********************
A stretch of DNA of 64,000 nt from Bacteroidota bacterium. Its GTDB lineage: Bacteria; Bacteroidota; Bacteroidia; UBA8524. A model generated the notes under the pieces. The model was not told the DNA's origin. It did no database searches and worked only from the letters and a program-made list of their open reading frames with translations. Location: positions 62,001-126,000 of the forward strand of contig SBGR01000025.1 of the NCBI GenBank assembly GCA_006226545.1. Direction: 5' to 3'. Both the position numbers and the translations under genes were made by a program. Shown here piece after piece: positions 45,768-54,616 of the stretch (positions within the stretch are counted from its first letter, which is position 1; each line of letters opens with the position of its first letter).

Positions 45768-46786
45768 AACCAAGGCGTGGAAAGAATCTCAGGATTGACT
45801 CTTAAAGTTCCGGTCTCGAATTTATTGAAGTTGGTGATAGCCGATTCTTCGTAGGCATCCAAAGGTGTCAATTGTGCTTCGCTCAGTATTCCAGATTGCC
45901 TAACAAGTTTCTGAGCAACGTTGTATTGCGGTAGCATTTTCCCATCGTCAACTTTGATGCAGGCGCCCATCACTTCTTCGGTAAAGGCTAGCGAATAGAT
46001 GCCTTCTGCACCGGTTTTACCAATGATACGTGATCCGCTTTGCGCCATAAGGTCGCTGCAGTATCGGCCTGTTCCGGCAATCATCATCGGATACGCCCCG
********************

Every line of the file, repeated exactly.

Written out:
A stretch of DNA of 64,000 nt from Bacteroidota bacterium. Its GTDB lineage: Bacteria; Bacteroidota; Bacteroidia; UBA8524. A model generated the notes under the pieces. The model was not told the DNA's origin. It did no database searches and worked only from the letters and a program-made list of their open reading frames with translations. Location: positions 62,001-126,000 of the forward strand of contig SBGR01000025.1 of the NCBI GenBank assembly GCA_006226545.1. Direction: 5' to 3'. Both the position numbers and the translations under genes were made by a program. Shown here piece after piece: positions 45,768-54,616 of the stretch (positions within the stretch are counted from its first letter, which is position 1; each line of letters opens with the position of its first letter).

Positions 45768-46786
45768 AACCAAGGCGTGGAAAGAATCTCAGGATTGACT
45801 CTTAAAGTTCCGGTCTCGAATTTATTGAAGTTGGTGATAGCCGATTCTTCGTAGGCATCCAAAGGTGTCAATTGTGCTTCGCTCAGTATTCCAGATTGCC
45901 TAACAAGTTTCTGAGCAACGTTGTATTGCGGTAGCATTTTCCCATCGTCAACTTTGATGCAGGCGCCCATCACTTCTTCGGTAAAGGCTAGCGAATAGAT
46001 GCCTTCTGCACCGGTTTTACCAATGATACGTGATCCGCTTTGCGCCATAAGGTCGCTGCAGTATCGGCCTGTTCCGGCAATCATCATCGGATACGCCCCG